Patients subjected to radiation therapy are at risk for several skin-related complications. In the short term, patients might experience erythema, desquamation, and transient changes in pigmentation.137,152 In the long term, patients might experience permanent dyspigmentation, depigmentation, atrophy, telangiectasias, subcutaneous fibrosis, chronic wounds, and possibly a radiation-induced malignancy.152,153 Risks of skin complications after radiation therapy have been noted to increase with dosage.145,148 Carcinogenesis is considered a long-term risk of radiation therapy for keloids. In a computerized review of literature published from 1901 to 2009, Ogawa et al152 found five cases of keloid-related and hypertrophic scar-related carcinogenesis, where the majority of cancers were related to radiation of surrounding tissue. Of note, in this review, two case reports described patients less than 12 years of age and two patients had received radiation of postburn hypertrophic scars, which are no longer candidates for radiation therapy.152 The risk of carcinogenesis with current radiation therapies, which provide increased precision and smaller margins of treatment, is unclear, as the latency time is greater than 25 years.154 To reduce the risk of carcinogenesis after keloid radiation therapy, surrounding tissues should be adequately shielded (including radiosensitive breast and thyroid tissue), efforts should be made to identify overall carcinogenic patient risk factors, and radiation therapy should be used with caution in young children.148,152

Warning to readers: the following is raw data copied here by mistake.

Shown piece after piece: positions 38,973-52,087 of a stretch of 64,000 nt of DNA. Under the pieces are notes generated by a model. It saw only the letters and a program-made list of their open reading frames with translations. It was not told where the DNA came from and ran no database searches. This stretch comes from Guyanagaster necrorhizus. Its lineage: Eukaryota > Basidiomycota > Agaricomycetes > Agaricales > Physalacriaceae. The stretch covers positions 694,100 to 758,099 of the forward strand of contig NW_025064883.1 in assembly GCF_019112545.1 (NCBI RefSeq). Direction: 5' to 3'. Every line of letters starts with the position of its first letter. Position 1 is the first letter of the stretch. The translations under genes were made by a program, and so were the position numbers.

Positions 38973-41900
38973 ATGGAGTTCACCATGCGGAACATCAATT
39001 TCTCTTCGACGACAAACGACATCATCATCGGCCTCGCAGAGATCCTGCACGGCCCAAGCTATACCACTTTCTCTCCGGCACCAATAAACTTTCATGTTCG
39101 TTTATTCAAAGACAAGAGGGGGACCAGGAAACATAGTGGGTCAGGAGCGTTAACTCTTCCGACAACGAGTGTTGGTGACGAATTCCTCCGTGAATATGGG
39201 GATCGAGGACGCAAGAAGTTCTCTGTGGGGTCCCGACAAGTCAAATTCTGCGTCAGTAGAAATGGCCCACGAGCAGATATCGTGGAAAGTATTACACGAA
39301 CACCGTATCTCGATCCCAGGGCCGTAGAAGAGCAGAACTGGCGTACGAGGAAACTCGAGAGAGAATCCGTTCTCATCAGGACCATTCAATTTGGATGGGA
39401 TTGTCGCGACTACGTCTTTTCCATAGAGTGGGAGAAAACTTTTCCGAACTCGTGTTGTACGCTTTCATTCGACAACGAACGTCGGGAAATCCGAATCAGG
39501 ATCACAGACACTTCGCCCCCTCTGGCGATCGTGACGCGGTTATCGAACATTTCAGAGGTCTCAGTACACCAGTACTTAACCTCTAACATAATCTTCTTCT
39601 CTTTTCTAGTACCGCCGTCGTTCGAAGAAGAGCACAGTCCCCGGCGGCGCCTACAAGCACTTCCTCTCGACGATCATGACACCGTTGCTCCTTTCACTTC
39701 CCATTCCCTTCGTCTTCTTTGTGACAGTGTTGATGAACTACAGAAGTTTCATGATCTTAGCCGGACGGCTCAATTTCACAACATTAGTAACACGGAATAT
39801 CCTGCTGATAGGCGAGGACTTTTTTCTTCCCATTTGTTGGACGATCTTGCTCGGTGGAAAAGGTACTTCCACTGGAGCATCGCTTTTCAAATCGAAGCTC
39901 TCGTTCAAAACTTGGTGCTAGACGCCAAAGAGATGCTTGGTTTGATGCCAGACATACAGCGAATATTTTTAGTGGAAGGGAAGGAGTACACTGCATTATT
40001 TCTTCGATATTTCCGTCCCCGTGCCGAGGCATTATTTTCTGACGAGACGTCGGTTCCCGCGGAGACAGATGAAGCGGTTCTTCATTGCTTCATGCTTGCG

Pulsed-dye laser (PDL). PDL is a form of nonablative laser therapy that targets keloid microvasculature to improve scar appearance. The PDL was initially engineered to treat vascular lesions by adjusting the wavelength of the laser to 585nm to 600nm and specifically targeting hemoglobin and oxyhemoglobin as chromophores.155 With respect to keloid pathology, PDL is thought to cause microvascular damage that results in local hypoxia and decreased nutrient supply, which serves as a catalyst for several biochemical changes within the scar.156–158 Many theories, including the disruption of collagen disulfide bonds and increased levels of collagenase, have been suggested but have yet to be proven.159 Studies have been done on PDL-treated keloid biopsies to elucidate how the laser alters keloid structure. Kuo et al. have reported decreased levels of TGF-beta expression, decreased fibroblast proliferation, and increased fibroblast apoptosis from keloid biopsies post-PDL treatment.160–162 This supported the histological evidence of a reduction in the fibroblast and the production of loose, less coarse collagen fibers from keloid biopsies treated with PDL.163